The Prince and the Monster - A Fable about Truth

Once there was a prince who was skillful in the use of the five weapons. One day he was returning home from his practice and met a monster whose skin was invulnerable.

The monster started for him but nothing daunted the prince. He shot an arrow at him which fell harmless. Then he threw his spear which failed to penetrate the thick skin. Then he threw a bar and a javelin but they failed to hurt the monster. Then he used his sword but the sword broke. The prince attacked the monster with his fists and feet but to no purpose, for the monster clutched him in his giant arms and held him fast. Then the prince tried to use his head as a weapon but in vain.

The monster said, "It is useless for you to resist; I am going to devour you." But the prince answered, "You may think that I have used all my weapons and am helpless, but I still have one weapon left. If you devour me, I will destroy you from the inside of your stomach."

The courage of the prince disturbed the monster and he asked, "How can you do that?" The prince replied, "By the power of the Truth."

Then the monster released him and begged for his instruction in the Truth.

The teaching of this fable is to encourage disciples to persevere in their efforts and to be undaunted in the face of many set backs.

- A Buddhist Fable

Right Livelihood: Noble Eightfold Path - Part 5

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The 5th precept of the Noble Eightfold Path surrounds the way we choose to use our talents and select professions. It states that we should earn our livings legally and peacefully.

This means that we should conduct ourselves honestly, speak with kindness, honor the agreements we've made, refrain from cheating and avoiding forceful behavior in an effort to make money.

Let's face it...we've gone through a wild period of time throughout the world. Far too many of us have worked for organizations (banks, mortgage companies, manufacturers, etc.) that have been run on greed, mistreatment of employees and lies. Buddha states flatly that this is not the way to run businesses. And I'd guess that he would recommend not working for a company that lies, cheats and steals its way to success.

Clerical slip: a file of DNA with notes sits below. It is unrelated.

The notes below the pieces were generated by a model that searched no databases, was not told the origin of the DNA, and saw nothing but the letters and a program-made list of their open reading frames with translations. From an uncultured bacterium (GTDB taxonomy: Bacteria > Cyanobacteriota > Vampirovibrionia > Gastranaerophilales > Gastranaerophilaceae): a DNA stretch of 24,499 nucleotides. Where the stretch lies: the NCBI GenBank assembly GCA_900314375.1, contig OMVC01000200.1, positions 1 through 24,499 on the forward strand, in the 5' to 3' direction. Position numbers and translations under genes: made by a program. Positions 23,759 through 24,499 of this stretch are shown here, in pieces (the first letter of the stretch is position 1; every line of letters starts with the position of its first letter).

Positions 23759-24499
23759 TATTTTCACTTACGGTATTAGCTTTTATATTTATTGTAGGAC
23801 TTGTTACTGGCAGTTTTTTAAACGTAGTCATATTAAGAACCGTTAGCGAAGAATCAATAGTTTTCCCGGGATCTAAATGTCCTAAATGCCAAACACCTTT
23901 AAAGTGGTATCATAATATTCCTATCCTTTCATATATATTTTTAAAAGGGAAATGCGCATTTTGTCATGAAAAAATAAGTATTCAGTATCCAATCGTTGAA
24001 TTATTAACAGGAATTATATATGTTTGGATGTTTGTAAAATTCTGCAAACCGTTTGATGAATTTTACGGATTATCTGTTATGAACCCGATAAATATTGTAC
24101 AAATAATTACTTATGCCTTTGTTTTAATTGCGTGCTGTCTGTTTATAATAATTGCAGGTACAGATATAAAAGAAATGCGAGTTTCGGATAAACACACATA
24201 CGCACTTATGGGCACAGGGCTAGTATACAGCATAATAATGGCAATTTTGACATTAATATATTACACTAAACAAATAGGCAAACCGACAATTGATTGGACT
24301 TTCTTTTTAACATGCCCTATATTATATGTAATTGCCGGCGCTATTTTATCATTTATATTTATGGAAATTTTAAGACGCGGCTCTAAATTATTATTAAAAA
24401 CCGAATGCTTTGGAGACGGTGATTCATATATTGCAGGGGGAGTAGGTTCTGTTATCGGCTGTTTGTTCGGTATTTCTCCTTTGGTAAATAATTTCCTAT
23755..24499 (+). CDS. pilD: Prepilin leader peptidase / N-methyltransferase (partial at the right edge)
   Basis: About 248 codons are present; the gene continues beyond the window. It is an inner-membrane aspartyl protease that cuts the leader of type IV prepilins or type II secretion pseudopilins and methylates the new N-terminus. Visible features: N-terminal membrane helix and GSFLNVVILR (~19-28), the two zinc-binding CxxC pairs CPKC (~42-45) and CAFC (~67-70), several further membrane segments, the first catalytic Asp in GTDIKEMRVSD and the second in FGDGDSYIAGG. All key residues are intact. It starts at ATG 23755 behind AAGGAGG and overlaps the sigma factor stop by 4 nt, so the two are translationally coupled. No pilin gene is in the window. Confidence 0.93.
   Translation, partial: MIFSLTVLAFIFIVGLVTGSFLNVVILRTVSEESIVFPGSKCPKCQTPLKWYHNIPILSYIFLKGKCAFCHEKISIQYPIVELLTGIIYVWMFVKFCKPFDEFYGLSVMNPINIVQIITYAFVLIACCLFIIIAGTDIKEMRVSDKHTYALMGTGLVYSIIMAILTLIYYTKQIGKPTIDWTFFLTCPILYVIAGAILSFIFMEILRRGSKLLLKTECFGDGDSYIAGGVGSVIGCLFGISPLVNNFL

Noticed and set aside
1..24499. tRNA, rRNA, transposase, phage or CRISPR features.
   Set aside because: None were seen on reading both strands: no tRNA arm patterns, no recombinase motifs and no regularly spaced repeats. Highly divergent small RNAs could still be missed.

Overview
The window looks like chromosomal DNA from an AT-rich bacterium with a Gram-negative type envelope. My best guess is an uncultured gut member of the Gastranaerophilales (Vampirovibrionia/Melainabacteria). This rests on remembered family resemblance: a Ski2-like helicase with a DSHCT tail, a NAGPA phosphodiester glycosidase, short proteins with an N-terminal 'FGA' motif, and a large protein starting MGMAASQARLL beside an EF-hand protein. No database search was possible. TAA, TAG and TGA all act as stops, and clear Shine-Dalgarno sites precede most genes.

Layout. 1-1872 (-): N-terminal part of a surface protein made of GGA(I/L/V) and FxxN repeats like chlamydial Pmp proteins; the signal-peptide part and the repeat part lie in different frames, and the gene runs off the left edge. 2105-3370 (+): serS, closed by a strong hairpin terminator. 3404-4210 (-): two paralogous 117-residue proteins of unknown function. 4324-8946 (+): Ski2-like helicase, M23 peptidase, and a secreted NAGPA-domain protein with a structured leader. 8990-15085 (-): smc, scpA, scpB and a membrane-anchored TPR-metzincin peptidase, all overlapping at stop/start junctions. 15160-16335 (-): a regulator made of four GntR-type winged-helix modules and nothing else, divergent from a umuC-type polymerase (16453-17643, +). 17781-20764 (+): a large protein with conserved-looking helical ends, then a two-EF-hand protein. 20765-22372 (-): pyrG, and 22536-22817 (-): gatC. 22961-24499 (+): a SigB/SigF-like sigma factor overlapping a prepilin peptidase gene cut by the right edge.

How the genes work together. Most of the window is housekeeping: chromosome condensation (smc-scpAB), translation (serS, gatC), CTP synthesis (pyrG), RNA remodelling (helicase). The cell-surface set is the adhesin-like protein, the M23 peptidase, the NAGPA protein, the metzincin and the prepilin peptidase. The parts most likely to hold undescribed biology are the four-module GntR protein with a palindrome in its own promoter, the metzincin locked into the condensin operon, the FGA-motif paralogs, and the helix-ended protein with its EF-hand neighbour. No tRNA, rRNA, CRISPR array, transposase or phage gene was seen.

Many believe that the only way to get ahead is through the above practices, but Buddha would say that success is relative and that when gained wrongly will come back to bite us in the end. We reap what we sow -- whether it is financial or moral collapse -- we feel it deeply.

Our attachments bring frowns to our faces, cancer to our bodies and strife within the human family. The past few years of financial collapse and pain have revealed to us that gradual financial gain done ethically, honestly and with regard to the entire human family may have kept us from collapse.

Right Livelihood can be achieved -- it can be done by honoring humanity, choosing a profession that truly reflects our passions & talents, creating products that will better the environment,  avoiding greed, paying employees what they are worth (because they will give soooo much more), treating employees with honor and refraining from success gained by force or brutality.

A few questions we must ask ourselves include:

- Do I believe in what I work for? (if you don't -- you may want to rethink your career)

- Are my products & services causing suffering to others or the environment?

- Am I fully utilizing my talents and passions?(if you aren't, you may want to make a change -- you were given your talents for a reason)

- What steps can I take to follow my passion and/or find a career that is in line with the Right Livelihood principals?

The Noble Eightfold Path calls for us to do the right thing, even if it causes financial pain. It hinges on the reality that when we do the right thing we gain riches beyond our current comprehension!! What is the use of gaining all the riches in the world when our minds, bodies and souls  suffer as result?

- By Jen Engevik of Project BE Bold

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Right Speech: Noble Eightfold Path Part 2

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Right speech may be one of the hardest tenants of the Noble Eightfold Path to follow. It is one that I find challenging at every turn!